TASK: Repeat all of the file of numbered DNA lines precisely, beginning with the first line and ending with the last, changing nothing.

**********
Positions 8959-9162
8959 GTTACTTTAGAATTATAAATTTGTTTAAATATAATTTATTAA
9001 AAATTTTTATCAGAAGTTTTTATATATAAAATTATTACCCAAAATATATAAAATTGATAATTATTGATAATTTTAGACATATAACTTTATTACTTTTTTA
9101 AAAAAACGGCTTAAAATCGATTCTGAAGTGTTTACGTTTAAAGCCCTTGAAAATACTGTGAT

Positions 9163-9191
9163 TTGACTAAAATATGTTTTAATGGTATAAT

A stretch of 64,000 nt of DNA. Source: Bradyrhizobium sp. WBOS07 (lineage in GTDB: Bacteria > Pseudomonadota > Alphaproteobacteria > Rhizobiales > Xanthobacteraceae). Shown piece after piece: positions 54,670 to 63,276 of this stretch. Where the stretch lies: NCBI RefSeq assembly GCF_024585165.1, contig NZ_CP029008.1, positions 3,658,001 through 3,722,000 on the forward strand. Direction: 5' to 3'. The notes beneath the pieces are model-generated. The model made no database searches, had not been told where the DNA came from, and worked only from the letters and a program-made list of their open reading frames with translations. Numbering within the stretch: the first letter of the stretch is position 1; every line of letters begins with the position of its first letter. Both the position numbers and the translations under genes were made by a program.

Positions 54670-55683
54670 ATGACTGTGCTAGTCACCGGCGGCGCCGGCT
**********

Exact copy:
Positions 8959-9162
8959 GTTACTTTAGAATTATAAATTTGTTTAAATATAATTTATTAA
9001 AAATTTTTATCAGAAGTTTTTATATATAAAATTATTACCCAAAATATATAAAATTGATAATTATTGATAATTTTAGACATATAACTTTATTACTTTTTTA
9101 AAAAAACGGCTTAAAATCGATTCTGAAGTGTTTACGTTTAAAGCCCTTGAAAATACTGTGAT

Positions 9163-9191
9163 TTGACTAAAATATGTTTTAATGGTATAAT

A stretch of 64,000 nt of DNA. Source: Bradyrhizobium sp. WBOS07 (lineage in GTDB: Bacteria > Pseudomonadota > Alphaproteobacteria > Rhizobiales > Xanthobacteraceae). Shown piece after piece: positions 54,670 to 63,276 of this stretch. Where the stretch lies: NCBI RefSeq assembly GCF_024585165.1, contig NZ_CP029008.1, positions 3,658,001 through 3,722,000 on the forward strand. Direction: 5' to 3'. The notes beneath the pieces are model-generated. The model made no database searches, had not been told where the DNA came from, and worked only from the letters and a program-made list of their open reading frames with translations. Numbering within the stretch: the first letter of the stretch is position 1; every line of letters begins with the position of its first letter. Both the position numbers and the translations under genes were made by a program.

Positions 54670-55683
54670 ATGACTGTGCTAGTCACCGGCGGCGCCGGCT